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Over the Garden Fence

Where gardeners come to find out what's happening out in the yard.

Time to Prune

Posted by Richard Hentschel -


Dormant pruning is always begun once the weather moderates and allows gardeners out in the home landscape without being bundled up and while we still have considerable cold weather. The days warm up letting us prune, while the nights are around 32 degrees. If you are a home orchardist, you know the clock is ticking now with warmer temperatures we have had. It is time to make sure those apple tree scaffolds are ready to go and be able to hold the fruit load later in the summer. With the mild winter, fruit growers may expect to see even more flowers becoming viable fruit this year that will need to be thinned.

Many landscape plants can be pruned while dormant and the job is even easier because they are dormant. Visualizing what you want to prune or how you want the plant to look like after pruning is easier since we can readily see the plant structure right now. Some of fine textured smaller foundation plantings of Spirea and Potentilla that have not been looking too good the last couple of seasons will benefit from rejuvenation pruning, creating a brand new plant in a single season. With some shrubs gardeners will not even miss a bloom show if the flowers are formed on current year wood. Sometimes when rabbit damage has been particularly bad, rejuvenation pruning is the easiest way to help the plant recover from severe rabbit feeding over the winter.

Other larger shrubs may be best pruned using the renewal method, removing a few of the larger, older stems at or very near the soil line. This kind of pruning leaves most of the shrub standing and if that shrub blooms on older wood, you get the see the blooms even this year. When you renewal prune, three benefits happen. The first is that the oldest wood is also the tallest branches, so the plant is naturally going to be a little shorter. Benefits two and three really go together. That older wood is the part of the plant that is most likely going to insects or disease in or on the wood. By removing those older branches, gardeners reduce the populations of insects like scale that have built up over several years. Older wood is less vigorous that newer wood and can be more disease prone too. Older wood is often a different color than newer, younger wood or has a heavier bark while younger wood the bark is still smooth. A good rule to remember is that where you prune is where the new growth will occur. If you keep this in mind when pruning, where you make the cuts will make a lot more sense whether you are using the rejuvenation or renewal method of pruning.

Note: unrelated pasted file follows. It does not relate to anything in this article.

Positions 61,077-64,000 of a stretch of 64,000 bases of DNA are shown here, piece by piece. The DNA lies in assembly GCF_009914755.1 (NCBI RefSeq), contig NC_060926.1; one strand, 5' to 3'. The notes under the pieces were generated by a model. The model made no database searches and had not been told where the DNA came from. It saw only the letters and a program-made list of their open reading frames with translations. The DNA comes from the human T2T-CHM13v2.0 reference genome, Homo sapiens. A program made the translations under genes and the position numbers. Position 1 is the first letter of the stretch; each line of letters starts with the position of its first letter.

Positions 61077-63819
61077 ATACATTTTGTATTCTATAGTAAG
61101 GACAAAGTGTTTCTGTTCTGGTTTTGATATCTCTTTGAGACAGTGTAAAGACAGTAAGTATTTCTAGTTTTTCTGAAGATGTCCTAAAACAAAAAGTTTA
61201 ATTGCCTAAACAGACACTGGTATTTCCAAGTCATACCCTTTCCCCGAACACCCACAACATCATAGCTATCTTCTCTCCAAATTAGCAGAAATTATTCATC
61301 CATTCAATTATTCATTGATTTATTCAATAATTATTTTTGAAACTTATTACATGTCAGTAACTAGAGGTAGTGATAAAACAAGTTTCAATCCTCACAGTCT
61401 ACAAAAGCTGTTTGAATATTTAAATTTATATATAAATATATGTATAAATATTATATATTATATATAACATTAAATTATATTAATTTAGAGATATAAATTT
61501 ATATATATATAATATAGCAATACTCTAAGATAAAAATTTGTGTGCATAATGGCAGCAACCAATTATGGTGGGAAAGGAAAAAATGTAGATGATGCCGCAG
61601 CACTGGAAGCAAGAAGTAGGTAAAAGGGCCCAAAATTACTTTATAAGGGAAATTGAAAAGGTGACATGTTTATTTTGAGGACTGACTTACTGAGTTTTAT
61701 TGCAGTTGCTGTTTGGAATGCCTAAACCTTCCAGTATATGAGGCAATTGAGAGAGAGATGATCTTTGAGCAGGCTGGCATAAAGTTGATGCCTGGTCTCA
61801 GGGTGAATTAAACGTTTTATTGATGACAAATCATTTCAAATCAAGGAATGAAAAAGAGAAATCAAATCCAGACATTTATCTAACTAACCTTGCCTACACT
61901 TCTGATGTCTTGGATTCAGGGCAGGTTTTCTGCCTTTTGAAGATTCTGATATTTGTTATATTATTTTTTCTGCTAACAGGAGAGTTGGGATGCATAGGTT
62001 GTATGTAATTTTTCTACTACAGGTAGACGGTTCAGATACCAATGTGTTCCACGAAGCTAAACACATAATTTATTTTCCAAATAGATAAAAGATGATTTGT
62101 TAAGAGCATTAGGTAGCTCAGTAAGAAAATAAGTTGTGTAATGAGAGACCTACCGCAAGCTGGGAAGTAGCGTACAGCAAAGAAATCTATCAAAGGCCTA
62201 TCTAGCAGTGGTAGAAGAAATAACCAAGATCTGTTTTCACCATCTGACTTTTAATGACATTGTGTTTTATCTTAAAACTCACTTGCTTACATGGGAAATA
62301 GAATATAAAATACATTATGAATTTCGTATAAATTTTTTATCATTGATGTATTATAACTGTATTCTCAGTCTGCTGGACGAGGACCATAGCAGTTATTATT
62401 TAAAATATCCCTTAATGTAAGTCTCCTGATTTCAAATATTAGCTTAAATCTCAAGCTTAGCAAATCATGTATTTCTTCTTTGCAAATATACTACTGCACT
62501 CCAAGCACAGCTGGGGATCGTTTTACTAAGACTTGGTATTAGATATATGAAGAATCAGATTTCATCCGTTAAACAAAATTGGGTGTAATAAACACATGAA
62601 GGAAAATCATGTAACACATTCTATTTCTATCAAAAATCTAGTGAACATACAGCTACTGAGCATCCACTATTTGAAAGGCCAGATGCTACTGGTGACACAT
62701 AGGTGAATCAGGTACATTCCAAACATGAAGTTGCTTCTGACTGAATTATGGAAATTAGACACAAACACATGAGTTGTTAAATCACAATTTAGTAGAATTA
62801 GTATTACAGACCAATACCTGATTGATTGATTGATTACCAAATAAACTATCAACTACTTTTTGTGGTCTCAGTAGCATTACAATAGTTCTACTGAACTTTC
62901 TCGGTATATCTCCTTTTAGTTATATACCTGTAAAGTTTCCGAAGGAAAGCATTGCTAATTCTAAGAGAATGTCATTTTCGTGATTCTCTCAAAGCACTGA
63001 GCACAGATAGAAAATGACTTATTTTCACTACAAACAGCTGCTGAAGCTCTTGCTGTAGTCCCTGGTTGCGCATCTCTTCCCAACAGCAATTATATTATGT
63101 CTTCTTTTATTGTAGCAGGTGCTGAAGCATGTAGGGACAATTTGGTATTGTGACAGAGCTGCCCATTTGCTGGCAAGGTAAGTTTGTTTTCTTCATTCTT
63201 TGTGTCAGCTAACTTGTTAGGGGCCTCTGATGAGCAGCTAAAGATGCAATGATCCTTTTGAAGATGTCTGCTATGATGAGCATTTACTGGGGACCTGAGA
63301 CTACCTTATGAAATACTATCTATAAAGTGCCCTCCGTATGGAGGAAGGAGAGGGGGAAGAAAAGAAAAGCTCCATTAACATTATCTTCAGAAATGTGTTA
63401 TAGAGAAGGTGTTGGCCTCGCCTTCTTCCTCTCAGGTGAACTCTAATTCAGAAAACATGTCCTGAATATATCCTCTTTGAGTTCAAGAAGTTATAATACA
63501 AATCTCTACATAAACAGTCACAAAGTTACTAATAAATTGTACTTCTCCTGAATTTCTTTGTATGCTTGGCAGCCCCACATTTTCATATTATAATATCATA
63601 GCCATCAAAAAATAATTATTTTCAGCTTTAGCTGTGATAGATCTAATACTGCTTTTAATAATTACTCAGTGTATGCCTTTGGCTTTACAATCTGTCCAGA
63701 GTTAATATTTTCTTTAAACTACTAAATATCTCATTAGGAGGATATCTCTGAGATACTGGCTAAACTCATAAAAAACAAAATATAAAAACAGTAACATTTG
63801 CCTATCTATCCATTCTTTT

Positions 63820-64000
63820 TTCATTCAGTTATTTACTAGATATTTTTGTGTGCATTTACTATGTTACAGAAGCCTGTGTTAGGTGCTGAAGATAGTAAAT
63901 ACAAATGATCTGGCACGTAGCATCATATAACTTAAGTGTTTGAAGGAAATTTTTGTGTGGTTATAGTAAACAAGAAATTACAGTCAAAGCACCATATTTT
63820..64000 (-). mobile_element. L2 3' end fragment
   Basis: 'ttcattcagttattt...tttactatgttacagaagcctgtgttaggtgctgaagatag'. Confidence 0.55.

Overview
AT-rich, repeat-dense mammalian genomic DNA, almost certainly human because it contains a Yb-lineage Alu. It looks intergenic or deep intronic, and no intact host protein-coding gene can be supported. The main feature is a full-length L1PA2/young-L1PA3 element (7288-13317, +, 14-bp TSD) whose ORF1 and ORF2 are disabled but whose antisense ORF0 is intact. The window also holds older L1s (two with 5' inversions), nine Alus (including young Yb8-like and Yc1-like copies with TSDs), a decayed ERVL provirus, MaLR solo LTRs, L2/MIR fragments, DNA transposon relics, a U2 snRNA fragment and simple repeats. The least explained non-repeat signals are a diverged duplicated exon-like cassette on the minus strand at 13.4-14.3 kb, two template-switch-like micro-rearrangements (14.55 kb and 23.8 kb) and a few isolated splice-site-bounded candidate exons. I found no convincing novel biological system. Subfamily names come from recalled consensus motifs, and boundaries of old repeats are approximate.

Pruning is going to be easier and less tiring if the pruning tools are clean and kept sharp. Young plants may only need a good pair of by-pass hand pruners to take care of any pruning they need. As landscape plants begin to mature, our tool of choice may need to be long handled pruners that give the leverage needed to prune a heavier woody branch. Once the plants have outgrown using long handled pruners, turn to your pruning tree saw.

Master Gardener are nearing the end of their training for 2012 and are anxious to begin to work with county residents by answering the many Spring gardening questions that are sure to come up as the gardening season begins .


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